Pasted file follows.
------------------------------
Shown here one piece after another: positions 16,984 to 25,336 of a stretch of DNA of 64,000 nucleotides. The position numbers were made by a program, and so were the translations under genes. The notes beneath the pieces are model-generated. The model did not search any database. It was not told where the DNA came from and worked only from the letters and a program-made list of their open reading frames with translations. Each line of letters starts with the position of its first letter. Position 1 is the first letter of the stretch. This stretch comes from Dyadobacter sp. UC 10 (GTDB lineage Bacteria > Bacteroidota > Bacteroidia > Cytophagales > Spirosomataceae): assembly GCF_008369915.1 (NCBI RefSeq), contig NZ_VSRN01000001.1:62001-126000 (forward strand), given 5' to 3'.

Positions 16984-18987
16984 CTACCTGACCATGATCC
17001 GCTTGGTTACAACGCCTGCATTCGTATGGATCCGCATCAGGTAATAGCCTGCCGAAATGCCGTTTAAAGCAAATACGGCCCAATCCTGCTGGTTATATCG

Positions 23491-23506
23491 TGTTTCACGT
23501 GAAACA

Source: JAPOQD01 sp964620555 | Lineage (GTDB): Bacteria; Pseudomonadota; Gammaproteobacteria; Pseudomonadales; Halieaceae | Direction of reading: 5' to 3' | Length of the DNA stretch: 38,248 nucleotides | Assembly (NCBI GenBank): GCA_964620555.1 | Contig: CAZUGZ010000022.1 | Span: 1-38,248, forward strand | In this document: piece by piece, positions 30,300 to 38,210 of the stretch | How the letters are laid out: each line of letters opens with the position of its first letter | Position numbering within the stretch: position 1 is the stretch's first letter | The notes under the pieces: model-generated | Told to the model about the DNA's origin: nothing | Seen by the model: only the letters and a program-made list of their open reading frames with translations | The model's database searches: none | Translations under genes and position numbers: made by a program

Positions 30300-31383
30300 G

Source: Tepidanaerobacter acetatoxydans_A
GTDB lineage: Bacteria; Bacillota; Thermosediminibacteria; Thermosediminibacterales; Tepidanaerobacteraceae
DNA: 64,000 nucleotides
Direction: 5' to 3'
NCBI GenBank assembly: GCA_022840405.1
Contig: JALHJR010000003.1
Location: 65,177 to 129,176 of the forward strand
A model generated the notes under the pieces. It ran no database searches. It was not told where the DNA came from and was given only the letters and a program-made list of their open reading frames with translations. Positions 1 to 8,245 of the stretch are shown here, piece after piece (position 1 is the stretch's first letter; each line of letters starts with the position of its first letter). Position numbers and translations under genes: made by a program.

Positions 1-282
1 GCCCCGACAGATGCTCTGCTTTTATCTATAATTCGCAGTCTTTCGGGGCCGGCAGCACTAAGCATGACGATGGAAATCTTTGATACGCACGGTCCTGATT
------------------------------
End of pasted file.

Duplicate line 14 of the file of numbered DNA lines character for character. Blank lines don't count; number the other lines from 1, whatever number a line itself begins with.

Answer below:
Direction: 5' to 3'